Mum whose baby died after being born with Covid says she didn't have jab after hearing 'horror stories'
A HEARTBROKEN mum whose baby girl died of Covid has told how online pregnancy forum scare stories put her off having the vaccine.
Little Ivy-Rose Court tested positive for coronavirus when she was born 14 weeks premature weighing just 2lb 30z.
Her mum, Katie Leeming started with cold-like symptoms in October and tested positive for Covid after getting PCR test.
The 22-year-old hadn't received a coronavirus vaccine as she felt there was 'too little' research into the side effects of pregnancy.
Coronavirus vaccines are safe for pregnant women and while only six per cent of the population are reluctant to get jabbed, one in three women who are hesitant say it is because of fertility concerns, according to the Office for National Statistics.
Katie had been among this six per cent and said she had read stories on forums about women losing their babies after having to coronavirus vaccine.
She said: "There obviously could have been other reasons for this, and the vaccine might not have caused it, but it scared me and put me off.
"Just hearing the horror stories about women having miscarriages made me not want to take the risk.
"I don't know if it would have made a difference or not. I had thoughts in my mind about it – what if I'd had it? Would she still be here today? What if it's my fault?
"But my midwife told me I can't afford to think like that.
"I could have still caught Covid-19 after the vaccination, or worse, if I did have it and something happened anyway, I would have blamed the vaccine."
There is no evidence to suggest the vaccine affects female fertility, says the Royal College of Obstetricians.
Shocking data also previously revealed that one in five of the most critically ill Covid patients were pregnant women.
Data from more than 100,000 vaccinations in pregnancy in England and Scotland, and a further 160,000 in the US, show no subsequent harm to the foetus or infant.
England’s top midwife Jacqueline Dunkley-Bent said: “The Covid jab can keep you, your baby and loved ones safe and out of hospital.
"You can receive vaccination at any time in pregnancy, but the risks that unvaccinated pregnant women face of becoming severely unwell if they catch Covid-19 show exactly why we advise you to do so as soon as possible."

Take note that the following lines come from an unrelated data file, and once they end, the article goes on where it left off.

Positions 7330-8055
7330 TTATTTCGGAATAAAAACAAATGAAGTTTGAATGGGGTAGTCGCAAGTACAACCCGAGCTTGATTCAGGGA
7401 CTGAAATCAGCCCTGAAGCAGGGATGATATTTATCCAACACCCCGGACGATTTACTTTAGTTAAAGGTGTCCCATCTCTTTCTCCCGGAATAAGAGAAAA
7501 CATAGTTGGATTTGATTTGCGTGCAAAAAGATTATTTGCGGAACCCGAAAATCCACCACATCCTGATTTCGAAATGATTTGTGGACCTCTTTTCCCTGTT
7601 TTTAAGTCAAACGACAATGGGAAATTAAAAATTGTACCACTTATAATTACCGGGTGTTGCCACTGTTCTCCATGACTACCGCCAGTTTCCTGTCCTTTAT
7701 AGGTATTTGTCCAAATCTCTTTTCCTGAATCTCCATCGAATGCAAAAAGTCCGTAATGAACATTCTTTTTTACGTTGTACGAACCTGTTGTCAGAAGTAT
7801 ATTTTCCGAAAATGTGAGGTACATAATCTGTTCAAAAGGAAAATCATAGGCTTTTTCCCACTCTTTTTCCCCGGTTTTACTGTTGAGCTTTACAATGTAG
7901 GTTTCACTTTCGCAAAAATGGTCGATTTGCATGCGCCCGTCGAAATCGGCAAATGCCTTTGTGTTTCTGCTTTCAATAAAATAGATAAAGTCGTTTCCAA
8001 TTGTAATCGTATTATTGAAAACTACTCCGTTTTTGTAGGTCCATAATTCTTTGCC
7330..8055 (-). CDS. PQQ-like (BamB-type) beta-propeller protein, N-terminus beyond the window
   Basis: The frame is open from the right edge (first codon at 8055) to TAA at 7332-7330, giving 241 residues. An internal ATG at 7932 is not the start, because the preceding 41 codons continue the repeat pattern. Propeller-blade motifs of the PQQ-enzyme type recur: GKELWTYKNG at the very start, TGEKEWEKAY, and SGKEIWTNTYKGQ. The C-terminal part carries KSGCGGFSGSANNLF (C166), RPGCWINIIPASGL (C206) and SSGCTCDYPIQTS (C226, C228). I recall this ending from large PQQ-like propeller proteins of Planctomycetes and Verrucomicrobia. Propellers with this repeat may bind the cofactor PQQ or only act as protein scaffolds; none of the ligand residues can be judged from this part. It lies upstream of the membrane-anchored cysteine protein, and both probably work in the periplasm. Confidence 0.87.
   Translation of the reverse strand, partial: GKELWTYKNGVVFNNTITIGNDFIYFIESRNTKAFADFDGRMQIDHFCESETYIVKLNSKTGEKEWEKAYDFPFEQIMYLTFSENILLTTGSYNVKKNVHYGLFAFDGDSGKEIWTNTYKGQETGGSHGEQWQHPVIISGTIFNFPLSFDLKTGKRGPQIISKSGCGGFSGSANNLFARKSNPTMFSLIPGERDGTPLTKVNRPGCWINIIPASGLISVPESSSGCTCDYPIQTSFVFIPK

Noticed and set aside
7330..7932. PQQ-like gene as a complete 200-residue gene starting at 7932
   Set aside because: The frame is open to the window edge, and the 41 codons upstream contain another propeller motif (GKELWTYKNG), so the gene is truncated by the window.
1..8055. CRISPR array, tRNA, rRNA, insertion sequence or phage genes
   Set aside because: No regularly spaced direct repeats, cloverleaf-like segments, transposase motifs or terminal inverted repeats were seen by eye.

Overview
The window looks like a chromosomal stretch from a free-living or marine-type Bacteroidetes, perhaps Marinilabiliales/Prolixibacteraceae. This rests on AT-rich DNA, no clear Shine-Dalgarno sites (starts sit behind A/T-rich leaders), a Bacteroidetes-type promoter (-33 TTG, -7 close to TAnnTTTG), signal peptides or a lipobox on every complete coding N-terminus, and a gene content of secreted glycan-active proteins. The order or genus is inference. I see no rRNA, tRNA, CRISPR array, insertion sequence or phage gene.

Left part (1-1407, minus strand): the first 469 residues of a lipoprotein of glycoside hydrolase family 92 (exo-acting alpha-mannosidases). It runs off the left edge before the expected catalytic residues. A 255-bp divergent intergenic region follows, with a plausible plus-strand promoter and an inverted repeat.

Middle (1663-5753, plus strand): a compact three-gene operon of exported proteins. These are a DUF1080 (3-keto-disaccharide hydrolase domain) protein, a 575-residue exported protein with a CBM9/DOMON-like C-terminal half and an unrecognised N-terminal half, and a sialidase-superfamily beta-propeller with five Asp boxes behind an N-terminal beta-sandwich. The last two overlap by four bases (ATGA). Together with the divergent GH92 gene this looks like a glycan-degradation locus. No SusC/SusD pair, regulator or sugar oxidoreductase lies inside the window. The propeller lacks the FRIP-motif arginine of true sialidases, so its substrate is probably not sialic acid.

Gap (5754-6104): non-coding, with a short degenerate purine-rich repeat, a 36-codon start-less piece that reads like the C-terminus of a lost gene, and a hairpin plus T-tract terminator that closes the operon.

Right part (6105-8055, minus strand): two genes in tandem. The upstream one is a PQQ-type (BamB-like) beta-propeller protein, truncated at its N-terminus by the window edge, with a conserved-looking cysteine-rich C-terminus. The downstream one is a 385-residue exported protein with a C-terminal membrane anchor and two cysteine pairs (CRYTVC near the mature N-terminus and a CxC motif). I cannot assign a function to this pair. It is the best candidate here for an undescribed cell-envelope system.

They told us to go in and be with her, because they weren't sure she was going to make it through the night
Katie said she felt fine when she first caught Covid but that on day seven, she started to have chest palpatations.
She got in touch with the hospital, and medics told her the baby's heart rate hadn't been where it should.
Medics told Katie they had to deliver Ivy there and then.
Katie said: "I have had two other premature children, so I knew what I was expecting, and what the risks were.
"But I was trying to be as positive as I could, knowing how my other children survived. It wasn't until five days later, when she caught Covid, that she started deteriorating.
"On October 21, she started going down quickly. They told us to go in and be with her, because they weren't sure she was going to make it through the night."
Ivy was initially being treated at the Blackpool Victoria Hospital but was transferred to Royal Preston Hospital neonatal unit.
The infant's heart rate and oxygen levels had severely declined.
She continued to deteriorate, and the heartbreaking decision was made to switch off her life support in the early hours of October 22.
Katie added: "By 11pm, they said too much damage had been done, and the kindest thing to do would be to let her go.
"But they gave us a few hours to hold her and be with her.
"Every hour is different. I have been through all the stages of grief and back again.
"I've gone from feeling completely numb, feeling as if nothing has happened and expecting to feel the baby's movements – because I should still be pregnant with her – to completely heartbroken about how it all happened. I'm devastated."
The family are now trying to raise money for little Ivy's funeral.
Katie's friend Simone Threlfall, 25, set up a fund-raiser to help with funeral costs.
She said: "You don't expect to have to pay for your child's funeral. There's nothing that anyone can do to prepare for such a terrible thing.
"There's nothing we can do to make it right. All we can do is help. Katie would never ask for help, but when I told her about the fundraiser she was relieved; it was like a weight had been lifted. It's something so small, but it can mean a lot."
A spokesman for Blackpool Teaching Hospitals NHS Foundation Trust added: "We are deeply saddened about the death of Ivy-Rose and all our thoughts are with her family at this incredibly sad time.''
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